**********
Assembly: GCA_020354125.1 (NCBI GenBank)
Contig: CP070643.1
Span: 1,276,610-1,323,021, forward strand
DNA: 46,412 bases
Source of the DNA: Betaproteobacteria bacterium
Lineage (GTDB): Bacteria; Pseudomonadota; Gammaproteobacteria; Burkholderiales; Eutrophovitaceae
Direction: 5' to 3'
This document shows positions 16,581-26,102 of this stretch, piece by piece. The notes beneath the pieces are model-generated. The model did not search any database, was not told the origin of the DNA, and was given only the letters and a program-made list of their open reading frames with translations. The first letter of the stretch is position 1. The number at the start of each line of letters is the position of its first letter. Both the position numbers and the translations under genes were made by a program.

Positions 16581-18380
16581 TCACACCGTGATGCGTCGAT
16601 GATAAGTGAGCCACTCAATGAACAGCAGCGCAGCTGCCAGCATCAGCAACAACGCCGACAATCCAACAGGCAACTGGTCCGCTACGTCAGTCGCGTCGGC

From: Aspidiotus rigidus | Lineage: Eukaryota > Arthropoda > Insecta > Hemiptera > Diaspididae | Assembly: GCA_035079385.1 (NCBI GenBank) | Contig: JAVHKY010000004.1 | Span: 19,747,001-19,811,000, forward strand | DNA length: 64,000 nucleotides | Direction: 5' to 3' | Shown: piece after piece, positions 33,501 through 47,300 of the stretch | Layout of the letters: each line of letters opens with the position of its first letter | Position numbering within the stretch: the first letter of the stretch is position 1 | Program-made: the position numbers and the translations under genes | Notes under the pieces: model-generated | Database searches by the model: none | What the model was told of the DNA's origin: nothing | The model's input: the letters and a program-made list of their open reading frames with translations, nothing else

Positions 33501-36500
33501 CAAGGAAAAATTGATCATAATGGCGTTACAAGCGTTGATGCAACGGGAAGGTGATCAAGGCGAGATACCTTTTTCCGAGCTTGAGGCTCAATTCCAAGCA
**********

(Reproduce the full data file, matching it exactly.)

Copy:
Assembly: GCA_020354125.1 (NCBI GenBank)
Contig: CP070643.1
Span: 1,276,610-1,323,021, forward strand
DNA: 46,412 bases
Source of the DNA: Betaproteobacteria bacterium
Lineage (GTDB): Bacteria; Pseudomonadota; Gammaproteobacteria; Burkholderiales; Eutrophovitaceae
Direction: 5' to 3'
This document shows positions 16,581-26,102 of this stretch, piece by piece. The notes beneath the pieces are model-generated. The model did not search any database, was not told the origin of the DNA, and was given only the letters and a program-made list of their open reading frames with translations. The first letter of the stretch is position 1. The number at the start of each line of letters is the position of its first letter. Both the position numbers and the translations under genes were made by a program.

Positions 16581-18380
16581 TCACACCGTGATGCGTCGAT
16601 GATAAGTGAGCCACTCAATGAACAGCAGCGCAGCTGCCAGCATCAGCAACAACGCCGACAATCCAACAGGCAACTGGTCCGCTACGTCAGTCGCGTCGGC

From: Aspidiotus rigidus | Lineage: Eukaryota > Arthropoda > Insecta > Hemiptera > Diaspididae | Assembly: GCA_035079385.1 (NCBI GenBank) | Contig: JAVHKY010000004.1 | Span: 19,747,001-19,811,000, forward strand | DNA length: 64,000 nucleotides | Direction: 5' to 3' | Shown: piece after piece, positions 33,501 through 47,300 of the stretch | Layout of the letters: each line of letters opens with the position of its first letter | Position numbering within the stretch: the first letter of the stretch is position 1 | Program-made: the position numbers and the translations under genes | Notes under the pieces: model-generated | Database searches by the model: none | What the model was told of the DNA's origin: nothing | The model's input: the letters and a program-made list of their open reading frames with translations, nothing else

Positions 33501-36500
33501 CAAGGAAAAATTGATCATAATGGCGTTACAAGCGTTGATGCAACGGGAAGGTGATCAAGGCGAGATACCTTTTTCCGAGCTTGAGGCTCAATTCCAAGCA